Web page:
Cai, W., A. Santoso, M. Collins, B. Dewitte, C. Karamperidou, J.-S. Kug, M. Lengaigne, M.J. McPhaden, M.F. Stuecker, A.S. Taschetto, A. Timmermann, L. Wu, S.-W. Yeh, G. Wang, B. Ng, F. Jia, Y. Yang, J. Ying, X.-T. Zheng, T. Bayr, J.R. Brown, A. Capotondi, K.M. Cobb, B. Gan, T. Geng, Y.-G. Ham, F.-F. Jin, H.-S. Jo, X. Li, X. Lin, S. McGregor, J.-H. Park, K. Stein, K. Yang, L. Zhang, and W. Zhong (2021): Changing El Niño-Southern Oscillation in a warming climate. Nature Rev. Earth Environ., doi: 10.1038/s43017-021-00199-z.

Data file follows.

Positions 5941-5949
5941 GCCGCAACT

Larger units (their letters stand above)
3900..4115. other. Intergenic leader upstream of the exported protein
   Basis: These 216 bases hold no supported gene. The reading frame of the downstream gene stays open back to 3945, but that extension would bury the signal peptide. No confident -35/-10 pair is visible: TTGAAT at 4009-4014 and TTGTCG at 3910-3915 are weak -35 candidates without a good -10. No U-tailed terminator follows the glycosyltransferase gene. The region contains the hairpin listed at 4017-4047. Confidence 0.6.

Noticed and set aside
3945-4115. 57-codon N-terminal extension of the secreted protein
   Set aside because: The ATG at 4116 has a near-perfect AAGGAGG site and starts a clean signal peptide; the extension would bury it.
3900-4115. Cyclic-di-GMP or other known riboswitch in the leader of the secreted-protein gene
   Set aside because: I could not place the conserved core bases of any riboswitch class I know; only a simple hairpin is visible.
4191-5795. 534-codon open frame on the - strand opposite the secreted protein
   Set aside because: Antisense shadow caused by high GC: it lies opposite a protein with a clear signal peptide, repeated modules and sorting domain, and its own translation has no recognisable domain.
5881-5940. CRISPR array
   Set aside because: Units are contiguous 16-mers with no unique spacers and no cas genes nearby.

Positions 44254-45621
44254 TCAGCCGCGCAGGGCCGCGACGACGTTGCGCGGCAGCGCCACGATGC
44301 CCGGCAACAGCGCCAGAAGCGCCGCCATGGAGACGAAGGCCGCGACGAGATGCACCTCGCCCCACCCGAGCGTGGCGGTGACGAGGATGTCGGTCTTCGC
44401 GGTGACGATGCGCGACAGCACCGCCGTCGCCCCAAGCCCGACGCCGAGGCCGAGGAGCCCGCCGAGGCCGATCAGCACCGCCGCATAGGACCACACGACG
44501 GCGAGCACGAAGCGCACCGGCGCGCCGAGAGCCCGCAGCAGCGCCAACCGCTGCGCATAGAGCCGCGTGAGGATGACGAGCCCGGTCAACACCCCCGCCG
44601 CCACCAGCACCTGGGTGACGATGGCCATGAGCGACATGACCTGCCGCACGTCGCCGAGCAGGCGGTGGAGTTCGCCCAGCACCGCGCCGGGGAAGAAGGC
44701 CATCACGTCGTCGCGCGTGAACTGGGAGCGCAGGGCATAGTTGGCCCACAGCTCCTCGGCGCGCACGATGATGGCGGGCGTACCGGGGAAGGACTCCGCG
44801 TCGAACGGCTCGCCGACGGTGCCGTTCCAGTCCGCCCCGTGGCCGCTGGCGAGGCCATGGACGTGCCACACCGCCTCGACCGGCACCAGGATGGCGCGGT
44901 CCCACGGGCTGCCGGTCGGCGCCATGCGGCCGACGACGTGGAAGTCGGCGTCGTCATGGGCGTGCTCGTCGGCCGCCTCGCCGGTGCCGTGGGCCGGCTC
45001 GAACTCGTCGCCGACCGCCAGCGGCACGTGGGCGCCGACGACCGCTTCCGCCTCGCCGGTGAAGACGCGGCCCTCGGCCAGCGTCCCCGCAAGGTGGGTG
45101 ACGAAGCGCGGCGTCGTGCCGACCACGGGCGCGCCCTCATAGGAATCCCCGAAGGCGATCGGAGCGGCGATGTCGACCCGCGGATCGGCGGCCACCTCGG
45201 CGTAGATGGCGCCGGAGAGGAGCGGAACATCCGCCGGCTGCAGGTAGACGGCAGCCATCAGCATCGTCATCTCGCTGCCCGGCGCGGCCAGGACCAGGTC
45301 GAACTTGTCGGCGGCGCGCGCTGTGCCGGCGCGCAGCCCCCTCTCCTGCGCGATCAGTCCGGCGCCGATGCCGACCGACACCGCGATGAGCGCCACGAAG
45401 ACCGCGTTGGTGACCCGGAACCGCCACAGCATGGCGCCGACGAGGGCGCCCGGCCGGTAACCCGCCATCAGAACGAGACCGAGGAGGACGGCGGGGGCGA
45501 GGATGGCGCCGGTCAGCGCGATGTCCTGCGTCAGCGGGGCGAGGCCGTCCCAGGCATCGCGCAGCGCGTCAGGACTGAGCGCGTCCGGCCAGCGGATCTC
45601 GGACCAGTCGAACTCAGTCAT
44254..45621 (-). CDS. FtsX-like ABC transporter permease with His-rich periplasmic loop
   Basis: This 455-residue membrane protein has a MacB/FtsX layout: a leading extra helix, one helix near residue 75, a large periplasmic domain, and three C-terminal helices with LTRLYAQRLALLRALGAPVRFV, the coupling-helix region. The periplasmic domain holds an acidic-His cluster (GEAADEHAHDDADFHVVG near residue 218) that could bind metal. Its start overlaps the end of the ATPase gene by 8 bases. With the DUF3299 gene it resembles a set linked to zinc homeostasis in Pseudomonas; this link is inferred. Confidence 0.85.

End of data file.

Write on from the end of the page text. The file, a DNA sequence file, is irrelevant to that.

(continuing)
El Niño-Southern Oscillation (ENSO), which originates in the tropical Pacific ocean through feedbacks between the ocean and the atmosphere, has highly consequential global impacts that motivate the need to better understand its responses to anthropogenic warming. This review article is in part a condensation of highlights from the recent AGU book published in November 2020 entitled "El Niño Southern Oscillation in a Changing Climate”. The article synthesizes advances in observed and projected changes of multiple aspects of ENSO, including the processes behind such changes. As in previous syntheses, it describes an inter-model consensus for increased future ENSO rainfall variability in the tropical Pacific. It also notes that the models which best capture key ENSO dynamics also tend to project an increase in future ENSO sea surface temperature variability and, in addition, an eastward shift and intensification of ENSO-related atmospheric teleconnections—the Pacific-North American and Pacific-South American patterns. Such projected changes are consistent with paleo-climate evidence of stronger ENSO variability since the 1950s compared with past centuries. The increase in ENSO variability results from an increase in equatorial Pacific upper-ocean stratification, but it is also strongly influenced by internal variability, raising issues about quantifiability and detectability. Ongoing coordinated community efforts and computational advances are enabling long-simulation, large-ensemble experiments and high-resolution modeling, offering encouraging prospects for alleviating model biases, incorporating fundamental dynamical processes, and reducing uncertainties in projections.